I find hexuan’s comments very insightful . . . (as usual). However, let me add a few comments here.
When we started the Foreign Husbands Self Help Committee in April 1994, I was elected the first President. At that time, of course we had a lot of grievances about visas, work permits, entry & exit matters, long term residency, etc. Over the years, due to vigorous lobbying in the Legislative Yuan by me, we have addressed and solved a number of these grievances. A category of permanent residency for foreigners was established in the Immigration Law (May 21, 1999) and applications were accepted beginning January 2000. As of May 2003, foreigners married to local Taiwan citizens have free work rights in the Taiwan area. This took nine years of lobbying . . . and was the major area of concern back at our Public Hearings in the Legislative Yuan in the Spring of 1994.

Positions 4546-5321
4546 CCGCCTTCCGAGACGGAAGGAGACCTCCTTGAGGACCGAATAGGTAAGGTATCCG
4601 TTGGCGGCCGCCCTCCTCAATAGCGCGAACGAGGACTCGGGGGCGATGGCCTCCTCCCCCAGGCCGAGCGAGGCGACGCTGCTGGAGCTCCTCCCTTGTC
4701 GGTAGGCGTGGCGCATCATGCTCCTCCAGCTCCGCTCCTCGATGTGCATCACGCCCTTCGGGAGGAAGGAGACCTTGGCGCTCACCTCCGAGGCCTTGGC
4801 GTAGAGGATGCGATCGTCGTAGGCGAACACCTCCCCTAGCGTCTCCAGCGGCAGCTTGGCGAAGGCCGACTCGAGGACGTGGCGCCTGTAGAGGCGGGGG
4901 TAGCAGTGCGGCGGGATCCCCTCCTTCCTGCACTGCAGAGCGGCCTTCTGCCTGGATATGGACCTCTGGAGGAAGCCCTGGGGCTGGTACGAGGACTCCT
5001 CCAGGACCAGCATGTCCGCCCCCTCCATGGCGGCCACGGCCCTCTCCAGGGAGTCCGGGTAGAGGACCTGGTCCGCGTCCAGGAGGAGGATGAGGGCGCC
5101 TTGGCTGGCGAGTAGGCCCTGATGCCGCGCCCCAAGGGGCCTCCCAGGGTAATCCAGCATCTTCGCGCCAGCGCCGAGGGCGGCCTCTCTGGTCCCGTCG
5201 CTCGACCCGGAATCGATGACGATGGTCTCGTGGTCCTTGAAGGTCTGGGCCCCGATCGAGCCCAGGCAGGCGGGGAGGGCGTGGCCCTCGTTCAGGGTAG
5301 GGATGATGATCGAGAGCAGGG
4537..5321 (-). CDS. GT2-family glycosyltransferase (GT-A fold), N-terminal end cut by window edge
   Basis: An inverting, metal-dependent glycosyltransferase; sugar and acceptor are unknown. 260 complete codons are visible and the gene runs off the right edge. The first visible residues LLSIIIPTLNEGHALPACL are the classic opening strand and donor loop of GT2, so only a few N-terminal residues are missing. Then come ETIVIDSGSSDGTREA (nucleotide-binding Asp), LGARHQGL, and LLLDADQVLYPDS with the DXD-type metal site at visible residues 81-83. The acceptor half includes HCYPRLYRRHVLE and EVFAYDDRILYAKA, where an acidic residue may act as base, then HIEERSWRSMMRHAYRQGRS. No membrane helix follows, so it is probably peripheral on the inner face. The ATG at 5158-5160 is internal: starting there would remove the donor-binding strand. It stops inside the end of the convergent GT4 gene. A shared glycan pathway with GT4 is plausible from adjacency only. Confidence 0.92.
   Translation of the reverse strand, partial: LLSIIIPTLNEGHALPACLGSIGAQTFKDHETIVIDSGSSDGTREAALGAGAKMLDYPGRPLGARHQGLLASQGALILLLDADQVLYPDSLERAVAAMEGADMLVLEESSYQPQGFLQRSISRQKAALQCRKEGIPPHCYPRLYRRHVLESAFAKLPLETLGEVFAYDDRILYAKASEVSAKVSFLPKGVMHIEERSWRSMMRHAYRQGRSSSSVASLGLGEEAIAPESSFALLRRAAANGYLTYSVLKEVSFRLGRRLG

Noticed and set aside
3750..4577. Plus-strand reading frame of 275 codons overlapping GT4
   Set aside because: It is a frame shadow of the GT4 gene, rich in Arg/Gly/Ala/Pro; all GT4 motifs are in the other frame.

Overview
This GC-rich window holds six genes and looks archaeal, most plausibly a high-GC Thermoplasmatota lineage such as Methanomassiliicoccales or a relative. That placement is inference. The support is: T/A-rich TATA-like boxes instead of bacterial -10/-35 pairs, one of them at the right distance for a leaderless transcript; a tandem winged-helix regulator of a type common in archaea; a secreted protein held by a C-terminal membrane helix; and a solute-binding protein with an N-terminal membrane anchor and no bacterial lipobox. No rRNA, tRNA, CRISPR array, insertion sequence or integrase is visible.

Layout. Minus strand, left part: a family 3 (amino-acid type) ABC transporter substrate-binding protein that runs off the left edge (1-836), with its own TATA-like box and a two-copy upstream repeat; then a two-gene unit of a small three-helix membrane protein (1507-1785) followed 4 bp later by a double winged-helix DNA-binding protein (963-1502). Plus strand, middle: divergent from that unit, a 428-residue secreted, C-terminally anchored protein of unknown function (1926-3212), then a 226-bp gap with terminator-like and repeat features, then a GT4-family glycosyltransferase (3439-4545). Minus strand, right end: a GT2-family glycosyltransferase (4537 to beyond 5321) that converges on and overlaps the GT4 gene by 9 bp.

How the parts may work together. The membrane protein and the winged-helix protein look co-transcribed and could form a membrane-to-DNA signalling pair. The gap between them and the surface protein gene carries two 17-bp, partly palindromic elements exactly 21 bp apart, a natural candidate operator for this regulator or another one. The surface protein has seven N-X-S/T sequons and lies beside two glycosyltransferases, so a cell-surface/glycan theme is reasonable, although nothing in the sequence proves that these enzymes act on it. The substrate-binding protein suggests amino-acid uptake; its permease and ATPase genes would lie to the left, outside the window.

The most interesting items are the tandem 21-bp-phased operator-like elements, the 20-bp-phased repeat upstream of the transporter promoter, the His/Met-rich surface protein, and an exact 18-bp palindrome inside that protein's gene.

We re-organized as the National Network of Foreign Spouses in July 1995. This was an attempt to be more receptive to the needs of female foreign spouses as well . . . . . . however, up to the present time I would say that 99% of the email I receive is from “foreign spouses” with a North American and European background. Beyond that there is a scattering of Japanese and African . . . . . . but as for Southeast Asian brides, I am lucky to get two email a year. So, as it has turned out, we have been largely unable to offer any free counseling services (by email) to these people . . . . . maybe to some extent this is due to the language barrier. I can handle email in English or Chinese . . . . . and perhaps these are two languages which are outside the reach of most of the Southeast Asian “foreign spouses”. I don’t know.